Australian retail turnover fell 4.1% in December 2020, seasonally adjusted compared to November, which saw a major increase as Victoria came out of lockdown; but in annual terms retail turnover remains at elevated levels, up 9.6% when compared with December 2019, as shoppers nationwide splurged more than $55 billion throughout the Christmas trade period.
Online sales made up 9.1% of the total retail sales in December 2020, a rise of 6.6% when compared to December 2019.
There were significant falls compared to November in Victoria (-6.8%) and New South Wales (-4.9%) also fell as the Northern Beaches cluster impacted spending in the lead-up to Christmas.
National Retail Association (NRA) CEO Dominique Lamb said that pent up demand following lockdowns and an inability for Australians to travel overseas had led to high levels of discretionary spending during the festive season.
“From Black Friday and Cyber Monday in November right through to the final days before Christmas and Boxing Day, consumers across the country splashed their cash at the shops. The reopening of state economies coupled with Australians unable to spend the holiday period overseas led to a higher than usual level of discretionary spending”, said Lamb.
“We also saw a substantial increase in online spending, with digital sales eclipsing the $5 billion mark across the Christmas period.” She said.
Lamb noted that while the figures are promising, the economy remains in a volatile state.
“These figures bode well for retailers, but as recent lockdowns in Queensland and Western Australian show, the economy remains in a volatile state. Until a vaccine is widely administered there will remain a degree of uncertainty and the retail sector will continue to keep its guard up.”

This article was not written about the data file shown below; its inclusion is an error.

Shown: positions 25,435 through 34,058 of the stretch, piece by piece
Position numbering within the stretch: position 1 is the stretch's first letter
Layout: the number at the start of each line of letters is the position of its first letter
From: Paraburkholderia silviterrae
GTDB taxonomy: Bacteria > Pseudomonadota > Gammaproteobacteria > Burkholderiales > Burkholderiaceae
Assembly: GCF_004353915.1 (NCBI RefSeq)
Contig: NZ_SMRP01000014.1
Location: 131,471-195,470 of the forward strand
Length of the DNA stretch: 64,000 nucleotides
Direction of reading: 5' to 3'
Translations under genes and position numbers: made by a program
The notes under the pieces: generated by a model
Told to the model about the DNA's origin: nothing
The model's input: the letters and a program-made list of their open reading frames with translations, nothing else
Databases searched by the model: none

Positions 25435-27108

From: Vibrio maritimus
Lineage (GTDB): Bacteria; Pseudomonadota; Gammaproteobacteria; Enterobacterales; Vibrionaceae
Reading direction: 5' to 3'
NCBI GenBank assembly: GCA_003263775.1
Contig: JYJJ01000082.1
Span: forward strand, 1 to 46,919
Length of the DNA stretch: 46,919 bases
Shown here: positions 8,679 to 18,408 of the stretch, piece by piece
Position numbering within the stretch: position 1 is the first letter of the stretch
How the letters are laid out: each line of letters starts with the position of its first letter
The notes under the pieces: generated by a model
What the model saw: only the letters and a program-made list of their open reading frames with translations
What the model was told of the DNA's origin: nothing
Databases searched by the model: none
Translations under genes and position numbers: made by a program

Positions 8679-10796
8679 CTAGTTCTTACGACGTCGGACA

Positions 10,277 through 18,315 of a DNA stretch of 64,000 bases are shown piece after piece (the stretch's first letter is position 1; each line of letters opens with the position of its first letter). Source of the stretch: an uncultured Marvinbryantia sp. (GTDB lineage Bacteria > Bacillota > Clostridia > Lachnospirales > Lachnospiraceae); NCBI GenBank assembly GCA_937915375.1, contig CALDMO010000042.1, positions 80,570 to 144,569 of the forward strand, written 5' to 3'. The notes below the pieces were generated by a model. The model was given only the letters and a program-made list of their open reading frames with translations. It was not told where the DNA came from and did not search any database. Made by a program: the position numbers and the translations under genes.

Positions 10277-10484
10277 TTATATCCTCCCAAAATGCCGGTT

Australian Retailers Association (ARA) CEO Paul Zahra said it’s a fantastic result and shows the economic recovery is tracking well, despite the COVID threat still lingering.
“The impressive retail trade results we saw in November have continued through to Christmas, with Aussies spending $30.4 billion in stores and online in December alone,” Zahra said.
“The figures today show year on year increases across the major retail categories with household goods up $837 million or 18%, clothing footwear and personal accessories up $221 million or 10% and department stores up $82 million or 5%. However, not surprisingly, cafés, restaurants and takeaway food services were down $85 million or 2% year on year.
“There’s a lot of momentum in the market, whilst we don’t expect a fiscal cliff, we are expecting sales to soften in 2021. JobKeeper and the JobSeeker coronavirus supplement are due to end in March, and that may have an impact on consumer spending”, Zahra said.
He concluded, “Despite everything that has been thrown at them, retailers have shown great resilience to weather the COVID storm and remain cautiously optimistic for the year ahead.”